Monday, July 8, 2013

Baby-making, Sausage And Unexpected Turns

I'd originally intended this to be a horror story. Alice was going to sit at the book, the words were going to become unmeshed from their pages, they'd attack her and then go hatch eggs in her body. She'd hallucinate as they fed/mated/whatever the hell stray words do when they attack someone. The last thing she was going to see before dying were letters erupting from her skin, like spider eggs hatching from a carcass. They were going to skitter off into the stacks where the books would feed, making disturbing chittering noises. Yeah.

I think we've all had those nights where we were convinced our writing would kill us all, so it hits all the right nightmare-notes.

Anyhow, I got to the point where she was beginning to hallucinate and thought of a less fucked-up but more surreal direction to take the story instead. I like this version a little more since the other was depressing and a little darker than I usually go.

The story's genesis was the hoary old meme about evil books like the Necronomicon, about how some knowledge is so dark and evil it can infect you/make you crazy/inspire you to write pop music/bake cookies/whatever. I thought it'd be more fun to make a book more literally evil/predatory. The ideas would come off the page in physical form and eat you.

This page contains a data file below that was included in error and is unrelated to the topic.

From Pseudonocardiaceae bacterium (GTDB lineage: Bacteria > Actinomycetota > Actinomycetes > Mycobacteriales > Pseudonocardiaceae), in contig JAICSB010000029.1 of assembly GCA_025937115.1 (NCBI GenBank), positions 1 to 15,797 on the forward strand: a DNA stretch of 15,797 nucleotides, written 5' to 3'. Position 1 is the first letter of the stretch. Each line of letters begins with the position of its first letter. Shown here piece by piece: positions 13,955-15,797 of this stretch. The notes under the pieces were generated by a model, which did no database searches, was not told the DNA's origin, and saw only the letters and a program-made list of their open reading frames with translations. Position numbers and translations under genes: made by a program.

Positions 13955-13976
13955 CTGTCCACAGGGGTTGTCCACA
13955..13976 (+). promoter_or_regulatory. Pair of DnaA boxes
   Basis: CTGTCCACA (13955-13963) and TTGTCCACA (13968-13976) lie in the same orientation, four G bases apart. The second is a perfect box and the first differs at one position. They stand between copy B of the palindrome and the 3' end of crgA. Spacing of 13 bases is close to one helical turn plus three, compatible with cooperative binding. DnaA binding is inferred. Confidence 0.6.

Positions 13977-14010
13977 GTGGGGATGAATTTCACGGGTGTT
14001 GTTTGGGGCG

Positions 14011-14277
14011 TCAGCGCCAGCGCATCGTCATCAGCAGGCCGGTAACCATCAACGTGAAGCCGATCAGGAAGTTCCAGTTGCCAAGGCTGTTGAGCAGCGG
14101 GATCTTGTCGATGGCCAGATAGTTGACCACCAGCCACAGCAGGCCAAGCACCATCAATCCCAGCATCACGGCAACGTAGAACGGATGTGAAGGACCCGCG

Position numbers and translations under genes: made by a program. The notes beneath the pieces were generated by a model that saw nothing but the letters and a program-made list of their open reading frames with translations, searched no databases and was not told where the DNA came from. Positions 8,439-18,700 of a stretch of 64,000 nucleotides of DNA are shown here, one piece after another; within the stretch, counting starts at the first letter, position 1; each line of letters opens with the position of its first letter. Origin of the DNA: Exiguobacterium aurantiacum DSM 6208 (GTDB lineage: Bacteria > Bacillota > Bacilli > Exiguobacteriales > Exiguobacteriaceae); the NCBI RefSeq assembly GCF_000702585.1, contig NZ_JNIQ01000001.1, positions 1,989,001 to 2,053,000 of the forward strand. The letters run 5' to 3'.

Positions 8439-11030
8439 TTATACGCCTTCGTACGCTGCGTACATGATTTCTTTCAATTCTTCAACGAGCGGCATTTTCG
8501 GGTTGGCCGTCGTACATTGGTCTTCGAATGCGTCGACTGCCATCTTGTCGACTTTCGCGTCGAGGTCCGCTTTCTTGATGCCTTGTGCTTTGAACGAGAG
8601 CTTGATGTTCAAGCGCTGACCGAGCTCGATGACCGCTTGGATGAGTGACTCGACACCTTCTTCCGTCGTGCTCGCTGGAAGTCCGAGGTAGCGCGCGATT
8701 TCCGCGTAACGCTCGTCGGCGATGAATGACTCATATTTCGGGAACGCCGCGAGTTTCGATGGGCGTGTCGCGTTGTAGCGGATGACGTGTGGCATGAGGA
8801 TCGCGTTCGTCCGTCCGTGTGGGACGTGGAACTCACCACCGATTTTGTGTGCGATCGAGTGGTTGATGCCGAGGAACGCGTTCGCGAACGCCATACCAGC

Then I started writing about nineteenth-century transcendentalists, thought about how silly they were and it turned into a story about intellectual cross-pollination instead. Obviously.

Either way, I think it works. I got a chance to stretch my dense-prose legs, work in some amusingly silly imagery/borderline puns, talk about economics, write about libraries, which is something I do, apparently, and all in all be a little surreal. All in a day's work.

Next up: depending on available time (going to two separate concerts this week) I might write the final installment of Cameron before the Big Rug-Pulling (which will be followed by redrafting, rethinking and rewriting for reasons which will be very obvious after the BRP). Or another short story.

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